Saturday, July 18, 2009

map of the solar system

from the most trusted man in America

Walter Cronkite Bust 5.22.2008
Originally uploaded by Notley.

I am joining the hundreds of thousands who shall be marching in this virtual march to demonstrate the concern that we all hold for the future of our planet and all the living things -- flora, fauna, human and animal -- that exist upon it. The governments of the world have tarried long enough, and the United States is scarcely without doubt the greatest culprit among them.

We the people have the strength to bring our country from our weak-kneed stumbling gait in the last ranks of reason to the leadership of the great march to environmental victory.

I want to be in that parade and if there is a place up front I'd wish to lead the band or at least be assigned a big bass drum to help pound out the rhythm of glorious success.
- Walter Cronkite

I will miss him.

Friday, July 17, 2009

still good with regard to madagascar

The BBC has an animated map showing the spread
of swine flu globally. Iceland, Fiji, Morocco ... it's getting around.

It's still not in Madagascar. It's just a matter of time....

Thursday, July 16, 2009

geography matters

I really like this photo. I wonder where it was taken, and why the banner was there:

Share photos on twitter with Twitpic

Give geography its place

What use is geography? (school recruitment video from the UK)

Tuesday, July 14, 2009

Hot town, summer in the city

Originally uploaded by photographsdikdik.
Twice a year, the sun rises and sets in alignment with the (not quite) east-west grid of Manhattan's streets. The sun shines down the length of the urban canyons, and everyone with a camera comes out to take pictures of the phenomenon that has come to be known as Manhattanhenge.

ocean's edge processes - I was transfixed

Typically, I don't much care for the slideshow variety of presenting this sort of information. But something about the way the titles worked in this, and the music -- I might always be a sucker for Mark Knopfler and Dire Straits -- pulled me in, and I watched it until the end.

That said, I'm not sure it helped my understanding of the ocean's edge. I had to poke around on the web afterwards to figure out what a tombolo is.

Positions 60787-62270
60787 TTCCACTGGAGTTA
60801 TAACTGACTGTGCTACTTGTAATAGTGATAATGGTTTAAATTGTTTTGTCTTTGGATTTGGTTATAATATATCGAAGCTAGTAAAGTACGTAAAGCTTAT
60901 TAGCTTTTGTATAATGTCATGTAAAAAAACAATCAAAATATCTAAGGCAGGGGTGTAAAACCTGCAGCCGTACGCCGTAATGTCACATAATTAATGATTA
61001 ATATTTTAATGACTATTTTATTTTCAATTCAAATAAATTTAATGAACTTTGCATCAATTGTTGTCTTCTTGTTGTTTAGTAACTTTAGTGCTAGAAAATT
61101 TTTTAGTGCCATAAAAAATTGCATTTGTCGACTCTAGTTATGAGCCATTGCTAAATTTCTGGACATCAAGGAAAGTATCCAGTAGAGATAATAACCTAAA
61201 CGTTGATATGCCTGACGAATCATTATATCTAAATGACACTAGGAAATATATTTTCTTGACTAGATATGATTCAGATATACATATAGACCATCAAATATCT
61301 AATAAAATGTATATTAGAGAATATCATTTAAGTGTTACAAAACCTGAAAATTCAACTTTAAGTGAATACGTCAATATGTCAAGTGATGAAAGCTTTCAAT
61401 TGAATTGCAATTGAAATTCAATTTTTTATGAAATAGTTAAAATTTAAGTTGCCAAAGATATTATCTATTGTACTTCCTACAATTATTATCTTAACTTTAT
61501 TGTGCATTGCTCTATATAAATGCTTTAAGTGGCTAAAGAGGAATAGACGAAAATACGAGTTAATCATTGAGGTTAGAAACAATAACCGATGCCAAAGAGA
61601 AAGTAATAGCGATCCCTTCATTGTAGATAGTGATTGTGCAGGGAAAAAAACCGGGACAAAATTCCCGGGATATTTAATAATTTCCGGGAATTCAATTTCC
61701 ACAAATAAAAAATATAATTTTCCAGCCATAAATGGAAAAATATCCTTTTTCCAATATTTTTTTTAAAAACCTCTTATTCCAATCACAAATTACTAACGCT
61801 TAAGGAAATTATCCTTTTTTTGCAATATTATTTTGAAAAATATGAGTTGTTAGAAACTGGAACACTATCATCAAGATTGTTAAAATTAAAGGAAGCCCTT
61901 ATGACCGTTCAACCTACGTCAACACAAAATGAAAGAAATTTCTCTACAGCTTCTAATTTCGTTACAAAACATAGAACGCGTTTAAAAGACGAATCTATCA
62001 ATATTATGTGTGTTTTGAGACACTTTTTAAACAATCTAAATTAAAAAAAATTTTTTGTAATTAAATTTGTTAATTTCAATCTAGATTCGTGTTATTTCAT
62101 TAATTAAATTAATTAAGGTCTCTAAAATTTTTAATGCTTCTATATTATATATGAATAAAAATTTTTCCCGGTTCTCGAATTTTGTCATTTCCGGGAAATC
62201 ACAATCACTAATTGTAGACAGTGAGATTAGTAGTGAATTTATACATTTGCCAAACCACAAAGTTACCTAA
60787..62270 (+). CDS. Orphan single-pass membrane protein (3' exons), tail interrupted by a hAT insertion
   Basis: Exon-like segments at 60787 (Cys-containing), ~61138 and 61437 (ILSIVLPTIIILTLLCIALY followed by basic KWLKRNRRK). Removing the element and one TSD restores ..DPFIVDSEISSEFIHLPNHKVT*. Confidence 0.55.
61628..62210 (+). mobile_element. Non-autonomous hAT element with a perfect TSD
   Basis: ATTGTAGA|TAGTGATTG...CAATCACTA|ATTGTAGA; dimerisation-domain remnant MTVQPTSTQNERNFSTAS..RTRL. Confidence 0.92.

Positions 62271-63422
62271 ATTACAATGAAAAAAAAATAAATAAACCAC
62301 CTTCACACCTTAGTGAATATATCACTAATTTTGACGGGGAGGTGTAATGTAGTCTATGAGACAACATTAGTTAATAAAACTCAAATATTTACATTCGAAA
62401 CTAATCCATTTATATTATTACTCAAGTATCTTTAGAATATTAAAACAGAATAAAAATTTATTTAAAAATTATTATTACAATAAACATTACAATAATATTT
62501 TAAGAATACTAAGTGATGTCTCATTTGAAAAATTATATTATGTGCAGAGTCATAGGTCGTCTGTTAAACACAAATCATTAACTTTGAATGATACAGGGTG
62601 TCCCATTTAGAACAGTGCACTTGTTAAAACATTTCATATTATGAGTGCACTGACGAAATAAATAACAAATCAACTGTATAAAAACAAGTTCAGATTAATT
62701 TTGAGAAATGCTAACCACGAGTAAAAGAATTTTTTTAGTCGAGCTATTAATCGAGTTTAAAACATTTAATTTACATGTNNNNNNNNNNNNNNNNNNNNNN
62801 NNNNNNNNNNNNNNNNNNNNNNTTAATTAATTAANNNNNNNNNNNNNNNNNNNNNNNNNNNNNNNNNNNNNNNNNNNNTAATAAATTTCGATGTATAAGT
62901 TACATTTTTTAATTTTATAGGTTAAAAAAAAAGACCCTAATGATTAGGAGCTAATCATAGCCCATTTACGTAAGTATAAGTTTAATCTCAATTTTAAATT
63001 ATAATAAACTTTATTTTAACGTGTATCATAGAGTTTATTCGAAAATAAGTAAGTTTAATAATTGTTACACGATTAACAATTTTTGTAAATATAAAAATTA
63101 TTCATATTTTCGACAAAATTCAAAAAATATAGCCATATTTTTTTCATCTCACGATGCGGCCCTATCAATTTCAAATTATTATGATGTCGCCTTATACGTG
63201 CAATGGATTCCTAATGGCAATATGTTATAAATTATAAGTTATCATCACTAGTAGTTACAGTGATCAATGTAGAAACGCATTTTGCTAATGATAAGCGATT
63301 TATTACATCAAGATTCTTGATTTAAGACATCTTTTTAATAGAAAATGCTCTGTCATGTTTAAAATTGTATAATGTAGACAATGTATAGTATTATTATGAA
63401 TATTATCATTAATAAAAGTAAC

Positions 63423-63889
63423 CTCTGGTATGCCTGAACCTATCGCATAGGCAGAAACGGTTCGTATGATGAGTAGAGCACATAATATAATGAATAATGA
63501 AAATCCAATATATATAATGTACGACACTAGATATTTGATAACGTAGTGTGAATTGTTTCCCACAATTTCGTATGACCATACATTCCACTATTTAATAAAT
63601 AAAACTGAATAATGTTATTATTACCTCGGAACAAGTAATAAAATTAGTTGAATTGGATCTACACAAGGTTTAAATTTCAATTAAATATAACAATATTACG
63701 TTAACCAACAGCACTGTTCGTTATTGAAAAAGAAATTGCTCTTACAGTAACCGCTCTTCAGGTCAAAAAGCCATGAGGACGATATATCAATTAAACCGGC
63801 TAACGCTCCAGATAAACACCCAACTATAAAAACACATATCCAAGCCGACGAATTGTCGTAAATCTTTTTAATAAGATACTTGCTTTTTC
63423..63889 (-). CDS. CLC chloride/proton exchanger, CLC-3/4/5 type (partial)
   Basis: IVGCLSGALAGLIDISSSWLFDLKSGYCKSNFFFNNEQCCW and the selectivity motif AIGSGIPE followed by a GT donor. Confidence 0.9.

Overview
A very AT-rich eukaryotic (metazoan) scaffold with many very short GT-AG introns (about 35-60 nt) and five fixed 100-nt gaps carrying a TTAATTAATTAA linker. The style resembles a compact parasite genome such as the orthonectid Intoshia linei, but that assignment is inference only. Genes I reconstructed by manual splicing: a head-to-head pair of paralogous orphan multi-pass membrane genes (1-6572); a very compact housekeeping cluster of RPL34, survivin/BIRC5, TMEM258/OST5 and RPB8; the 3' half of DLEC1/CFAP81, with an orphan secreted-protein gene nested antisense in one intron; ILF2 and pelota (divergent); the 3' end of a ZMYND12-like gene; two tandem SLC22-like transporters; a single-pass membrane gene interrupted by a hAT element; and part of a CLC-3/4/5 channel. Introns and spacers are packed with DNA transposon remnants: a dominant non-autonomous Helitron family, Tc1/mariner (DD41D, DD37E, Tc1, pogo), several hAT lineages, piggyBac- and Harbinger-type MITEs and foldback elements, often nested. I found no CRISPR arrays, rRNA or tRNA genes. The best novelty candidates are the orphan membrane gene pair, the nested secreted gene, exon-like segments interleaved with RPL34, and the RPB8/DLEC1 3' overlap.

Monday, July 13, 2009

If there were a simple answer ....

Originally uploaded by jackol.
A few months ago, when folks were starting to fuss about climate change and overpopulation causing water wars, I read in quite a lot of places that areas that historically have little water tend to use it peacefully, and the world would adapt.

But this, in The Guardian:

It was a little after 8pm when the water started flowing through the pipe running beneath the dirt streets of Bhopal's Sanjay Nagar slum. After days without a drop of water, the Malviya family were the first to reach the hole they had drilled in the pipe, filling what containers they had as quickly as they could. Within minutes, three of them were dead, hacked to death by angry neighbours who accused them of stealing water.

I think we can slow, but not stop climate change, and doing so won't be enough to prevent real suffering. Controlling population will help, but how? We have to almost stop. Otherwise, it will get much worse before it gets better.

So far, I'm not one of those people who believe that technology will help us cope with 10 billion people on the planet, or 15 billion people. Or rather, technology will help, but it certainly won't make it better, just perhaps not as horrible as it could become.

And deep down, I don't think it's ethical or good public policy to enforce family size or procreation. (Look at China: Too many boys, second children -- or first, if girls -- given to orphanages, and rural/poor people still having extra children. "One Child" is controlling the population, but at what cost? And how can we compare that usefully to what Asia would be like now otherwise?)

I get fussy about countries like Japan and Norway complaining about low birthrate and encouraging people to have more babies so there will be someone around whose taxes can care for an aging population. I got downright grotty at Australia's John Howard, who encouraged Australians to have more babies even as the country was running out of water. But then what do they do to keep the population balanced?

I'd say they should be encouraged to adopt from poorer parts of the world -- but that way has led, in the past, to tragic exploitation. I'd say they should encourage families with young children to immigrate from areas that are more bottom-heavy in the age demographic department but then who supports these families as their children are educated and enculturated in the new country, as they move toward long-term residency, citizenship, and tax-paying status? And how do you get past the historically xenophobic practices in some of these developed countries?

I don't feel like I can write about this logically, but I'd like to somehow.

If there were a simple answer, we'd be implementing it right now. No?